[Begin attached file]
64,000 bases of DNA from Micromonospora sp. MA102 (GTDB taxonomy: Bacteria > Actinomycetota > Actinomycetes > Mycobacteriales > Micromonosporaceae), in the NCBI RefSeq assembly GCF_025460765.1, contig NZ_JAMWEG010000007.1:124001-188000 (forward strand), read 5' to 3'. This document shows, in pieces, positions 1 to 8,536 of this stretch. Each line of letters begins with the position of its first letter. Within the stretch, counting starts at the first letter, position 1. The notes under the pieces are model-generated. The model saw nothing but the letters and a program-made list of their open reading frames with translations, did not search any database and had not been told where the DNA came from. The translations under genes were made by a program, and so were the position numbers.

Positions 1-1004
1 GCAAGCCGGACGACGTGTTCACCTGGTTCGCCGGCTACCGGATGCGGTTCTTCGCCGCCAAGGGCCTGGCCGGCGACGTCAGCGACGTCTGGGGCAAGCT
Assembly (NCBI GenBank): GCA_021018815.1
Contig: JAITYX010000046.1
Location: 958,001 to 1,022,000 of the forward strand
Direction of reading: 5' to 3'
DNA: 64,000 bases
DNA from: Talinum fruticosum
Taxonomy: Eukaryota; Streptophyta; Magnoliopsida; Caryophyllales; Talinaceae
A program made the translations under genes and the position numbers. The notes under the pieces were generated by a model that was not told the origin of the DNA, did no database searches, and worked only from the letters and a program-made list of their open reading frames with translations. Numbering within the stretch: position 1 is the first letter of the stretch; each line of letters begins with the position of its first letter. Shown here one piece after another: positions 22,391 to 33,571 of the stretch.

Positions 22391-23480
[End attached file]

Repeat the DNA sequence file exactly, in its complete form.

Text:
64,000 bases of DNA from Micromonospora sp. MA102 (GTDB taxonomy: Bacteria > Actinomycetota > Actinomycetes > Mycobacteriales > Micromonosporaceae), in the NCBI RefSeq assembly GCF_025460765.1, contig NZ_JAMWEG010000007.1:124001-188000 (forward strand), read 5' to 3'. This document shows, in pieces, positions 1 to 8,536 of this stretch. Each line of letters begins with the position of its first letter. Within the stretch, counting starts at the first letter, position 1. The notes under the pieces are model-generated. The model saw nothing but the letters and a program-made list of their open reading frames with translations, did not search any database and had not been told where the DNA came from. The translations under genes were made by a program, and so were the position numbers.

Positions 1-1004
1 GCAAGCCGGACGACGTGTTCACCTGGTTCGCCGGCTACCGGATGCGGTTCTTCGCCGCCAAGGGCCTGGCCGGCGACGTCAGCGACGTCTGGGGCAAGCT
Assembly (NCBI GenBank): GCA_021018815.1
Contig: JAITYX010000046.1
Location: 958,001 to 1,022,000 of the forward strand
Direction of reading: 5' to 3'
DNA: 64,000 bases
DNA from: Talinum fruticosum
Taxonomy: Eukaryota; Streptophyta; Magnoliopsida; Caryophyllales; Talinaceae
A program made the translations under genes and the position numbers. The notes under the pieces were generated by a model that was not told the origin of the DNA, did no database searches, and worked only from the letters and a program-made list of their open reading frames with translations. Numbering within the stretch: position 1 is the first letter of the stretch; each line of letters begins with the position of its first letter. Shown here one piece after another: positions 22,391 to 33,571 of the stretch.

Positions 22391-23480